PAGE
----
The feedback vertex set problem (FVS) can be solved by dynamic programming on graph decompositions. As mentioned in another reply was treewidth, the standard algorithm gives $tw^{tw} poly(n)$, but a more involved result gives a $c^{tw}poly(n)$ algorithm. The problem with this is that we don't know many graph classes which have logarithmic tree-width hence this does not often lead to polynomial algorithms. To solve FVS on a tree-decomposition we store a table of different subsolutions where each partition of a bag can represent a partial solution.

We extended the standard algorithm to clique-width in this article Feedback vertex set on graphs of low clique-width. Although there are many graphs with low clique-width which does not have bounded treewidth, many of the well studied graphclasses have unbounded clique-width. For clique-width we have an expectation of size $cw$ promising us that the partial solution union the expectation induces at most cw components, and for each of these cw components we have at most $3^{cw}$ different sets representing partial solutions (can be slightly improved to obtain a $cw^{cw}poly(n)$ runningtime. The problem with clique-width is that we can not compute good clique-decompositions fast enough.

The result can be extended to a new parameter called Maximum Induced Matching width (MIM-width), see My Thesis where it is introduced. Given a decomposition of MIM-width $mim$ we need a expectation of size $mim$ (at most $n^{mim}$ choices of expectation). For each of the components in the solution union the expectation we need to store which vertices has 1 neighbour in the partial solution and which vertices has at least 2 neighbours in the partial solution, which is similar to what we did in Fast FPT algorithms for vertex subset and vertex partitioning problems using unions of neighbourhoods. In total this leads to a $n^{O(mim^2)}poly(n)$ time algorithm. This result is not published.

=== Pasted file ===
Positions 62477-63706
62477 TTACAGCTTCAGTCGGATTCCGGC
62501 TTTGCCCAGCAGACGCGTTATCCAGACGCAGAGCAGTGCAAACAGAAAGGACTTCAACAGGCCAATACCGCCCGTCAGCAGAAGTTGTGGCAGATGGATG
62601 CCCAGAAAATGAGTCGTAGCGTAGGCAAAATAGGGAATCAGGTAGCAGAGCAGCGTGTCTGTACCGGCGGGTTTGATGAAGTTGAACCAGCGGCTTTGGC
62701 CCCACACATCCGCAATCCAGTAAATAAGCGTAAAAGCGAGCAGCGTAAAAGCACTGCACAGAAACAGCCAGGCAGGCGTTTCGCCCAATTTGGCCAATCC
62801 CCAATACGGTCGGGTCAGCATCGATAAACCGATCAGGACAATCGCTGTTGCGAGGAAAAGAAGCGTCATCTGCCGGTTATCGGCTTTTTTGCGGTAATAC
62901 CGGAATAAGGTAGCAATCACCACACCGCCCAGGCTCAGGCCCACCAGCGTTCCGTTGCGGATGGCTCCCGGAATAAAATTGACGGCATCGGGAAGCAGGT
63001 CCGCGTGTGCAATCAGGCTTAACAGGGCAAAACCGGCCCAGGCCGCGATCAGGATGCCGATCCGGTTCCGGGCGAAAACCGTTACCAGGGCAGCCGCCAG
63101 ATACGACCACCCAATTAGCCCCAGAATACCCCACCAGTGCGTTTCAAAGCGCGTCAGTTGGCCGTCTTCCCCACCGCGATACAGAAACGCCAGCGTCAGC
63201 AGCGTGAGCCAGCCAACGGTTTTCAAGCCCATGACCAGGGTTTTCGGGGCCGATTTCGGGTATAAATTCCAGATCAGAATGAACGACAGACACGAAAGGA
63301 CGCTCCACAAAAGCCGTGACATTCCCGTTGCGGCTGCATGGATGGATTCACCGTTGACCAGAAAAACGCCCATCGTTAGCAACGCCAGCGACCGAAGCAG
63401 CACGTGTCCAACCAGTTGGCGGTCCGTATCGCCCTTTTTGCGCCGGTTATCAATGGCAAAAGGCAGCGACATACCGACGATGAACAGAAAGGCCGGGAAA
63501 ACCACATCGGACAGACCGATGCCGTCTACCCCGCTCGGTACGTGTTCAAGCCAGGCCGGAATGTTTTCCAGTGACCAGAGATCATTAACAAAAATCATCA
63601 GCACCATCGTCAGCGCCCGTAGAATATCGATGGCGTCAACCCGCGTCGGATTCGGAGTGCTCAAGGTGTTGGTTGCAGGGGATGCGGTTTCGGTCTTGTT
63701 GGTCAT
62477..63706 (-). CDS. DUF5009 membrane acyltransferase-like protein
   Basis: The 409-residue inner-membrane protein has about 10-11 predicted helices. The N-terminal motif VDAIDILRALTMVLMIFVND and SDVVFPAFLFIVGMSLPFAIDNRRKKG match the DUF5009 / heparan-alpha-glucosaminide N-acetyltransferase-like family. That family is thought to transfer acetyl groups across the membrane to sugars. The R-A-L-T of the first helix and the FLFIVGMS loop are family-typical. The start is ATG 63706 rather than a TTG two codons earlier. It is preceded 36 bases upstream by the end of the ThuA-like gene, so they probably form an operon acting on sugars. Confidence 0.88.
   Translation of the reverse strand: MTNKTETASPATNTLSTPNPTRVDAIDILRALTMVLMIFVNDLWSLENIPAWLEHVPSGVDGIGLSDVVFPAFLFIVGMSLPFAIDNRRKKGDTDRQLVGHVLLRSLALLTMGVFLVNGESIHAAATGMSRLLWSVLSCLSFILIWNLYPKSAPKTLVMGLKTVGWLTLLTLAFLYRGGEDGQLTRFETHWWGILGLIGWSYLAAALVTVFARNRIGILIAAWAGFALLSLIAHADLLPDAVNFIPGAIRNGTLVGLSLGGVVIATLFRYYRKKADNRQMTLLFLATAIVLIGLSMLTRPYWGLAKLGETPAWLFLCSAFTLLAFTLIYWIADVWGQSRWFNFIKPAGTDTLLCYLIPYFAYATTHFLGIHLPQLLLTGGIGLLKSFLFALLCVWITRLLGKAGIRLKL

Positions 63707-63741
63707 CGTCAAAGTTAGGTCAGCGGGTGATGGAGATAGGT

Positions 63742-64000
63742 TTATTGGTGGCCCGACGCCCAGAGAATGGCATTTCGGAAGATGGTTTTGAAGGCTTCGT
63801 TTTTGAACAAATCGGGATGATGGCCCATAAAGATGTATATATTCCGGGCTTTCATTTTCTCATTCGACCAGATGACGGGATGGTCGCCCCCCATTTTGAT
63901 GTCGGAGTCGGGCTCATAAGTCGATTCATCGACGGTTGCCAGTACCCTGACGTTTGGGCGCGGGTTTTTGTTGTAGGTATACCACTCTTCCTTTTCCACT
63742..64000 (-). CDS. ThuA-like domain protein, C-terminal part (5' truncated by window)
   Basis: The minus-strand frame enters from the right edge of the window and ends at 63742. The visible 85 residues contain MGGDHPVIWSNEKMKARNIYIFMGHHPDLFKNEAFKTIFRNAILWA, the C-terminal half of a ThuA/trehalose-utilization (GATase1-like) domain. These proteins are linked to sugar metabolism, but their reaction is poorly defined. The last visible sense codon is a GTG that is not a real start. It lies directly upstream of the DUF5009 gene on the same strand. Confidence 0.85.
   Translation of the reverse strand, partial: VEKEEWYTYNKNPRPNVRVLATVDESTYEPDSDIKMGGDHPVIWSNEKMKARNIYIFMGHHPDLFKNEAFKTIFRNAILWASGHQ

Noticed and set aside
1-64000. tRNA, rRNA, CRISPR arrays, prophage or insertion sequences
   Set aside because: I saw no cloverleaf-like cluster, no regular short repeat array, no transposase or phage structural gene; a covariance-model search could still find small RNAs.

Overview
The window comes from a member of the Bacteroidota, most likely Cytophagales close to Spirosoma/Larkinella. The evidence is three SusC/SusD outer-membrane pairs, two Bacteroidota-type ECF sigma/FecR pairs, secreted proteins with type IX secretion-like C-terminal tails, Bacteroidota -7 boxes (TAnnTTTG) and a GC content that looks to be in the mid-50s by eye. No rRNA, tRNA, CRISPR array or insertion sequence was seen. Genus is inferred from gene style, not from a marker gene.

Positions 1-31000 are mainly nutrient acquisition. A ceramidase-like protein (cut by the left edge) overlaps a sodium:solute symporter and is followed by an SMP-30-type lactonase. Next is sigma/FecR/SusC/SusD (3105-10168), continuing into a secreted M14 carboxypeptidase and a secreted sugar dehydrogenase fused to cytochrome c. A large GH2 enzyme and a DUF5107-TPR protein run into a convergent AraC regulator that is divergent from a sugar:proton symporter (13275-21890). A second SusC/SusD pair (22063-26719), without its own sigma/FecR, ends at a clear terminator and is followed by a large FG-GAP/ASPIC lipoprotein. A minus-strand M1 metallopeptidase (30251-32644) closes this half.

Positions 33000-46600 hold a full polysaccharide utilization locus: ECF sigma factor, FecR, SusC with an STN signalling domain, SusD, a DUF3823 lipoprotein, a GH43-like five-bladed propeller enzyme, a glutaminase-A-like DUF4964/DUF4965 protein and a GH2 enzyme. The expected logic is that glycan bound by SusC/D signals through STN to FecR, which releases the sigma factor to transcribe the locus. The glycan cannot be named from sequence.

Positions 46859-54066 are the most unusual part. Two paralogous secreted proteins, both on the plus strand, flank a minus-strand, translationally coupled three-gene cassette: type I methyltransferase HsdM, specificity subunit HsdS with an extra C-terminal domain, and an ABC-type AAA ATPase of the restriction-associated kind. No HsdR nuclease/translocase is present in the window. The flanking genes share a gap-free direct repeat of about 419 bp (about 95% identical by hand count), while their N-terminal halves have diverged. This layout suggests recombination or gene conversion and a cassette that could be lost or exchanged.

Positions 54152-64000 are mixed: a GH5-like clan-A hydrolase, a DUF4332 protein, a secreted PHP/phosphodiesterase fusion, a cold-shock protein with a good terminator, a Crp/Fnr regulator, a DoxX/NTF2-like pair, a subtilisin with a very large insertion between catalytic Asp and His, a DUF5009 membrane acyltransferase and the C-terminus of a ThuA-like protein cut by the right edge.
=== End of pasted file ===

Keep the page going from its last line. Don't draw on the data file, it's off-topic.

Combining the results with the results of Graph classes with structured neighborhoods and algorithmic applications saying that many graphclasses have constant MIM-width and such decompositions can be found, we get the following result:

The feedback vertex set problem can be solved in polynomial time on:

  • Interval graphs (Festa et al)
  • Circular arc graphs
  • Circular permutation graphs
  • trapezoid graphs
  • convex graphs (known from Festa et al)
  • Dilworth $k$ graphs
  • $k$ polygon graphs
  • bi-interval graphs
  • complements of $k$-degenerate graphs

In addition we have:

Graphs with FVS of size $O(log n)$ Cao, Yixin; Chen, Jianer; Liu, Yang (2010), On Feedback Vertex Set: New Measure and New Structures, "SWAT 2010", LNCS 6139: 93–104.

$k K_2$-free graphs, an easy consequence of Belas and Yu is that there are polynomially many FVS's in such graphs.

Chordal graphs Festa, P.; Pardalos, P. M.; Resende, M.G.C. (2000)

Possibly Graphs of degree at most 3, see cstheory.stackexchange questions 12712 is-feedback-vertex-set-problem-is-solvable-in-polynomial-time-for-3-degree-bound


Your Answer

By clicking “Post Your Answer”, you agree to our terms of service and acknowledge you have read our privacy policy.

Not the answer you're looking for? Browse other questions tagged or ask your own question.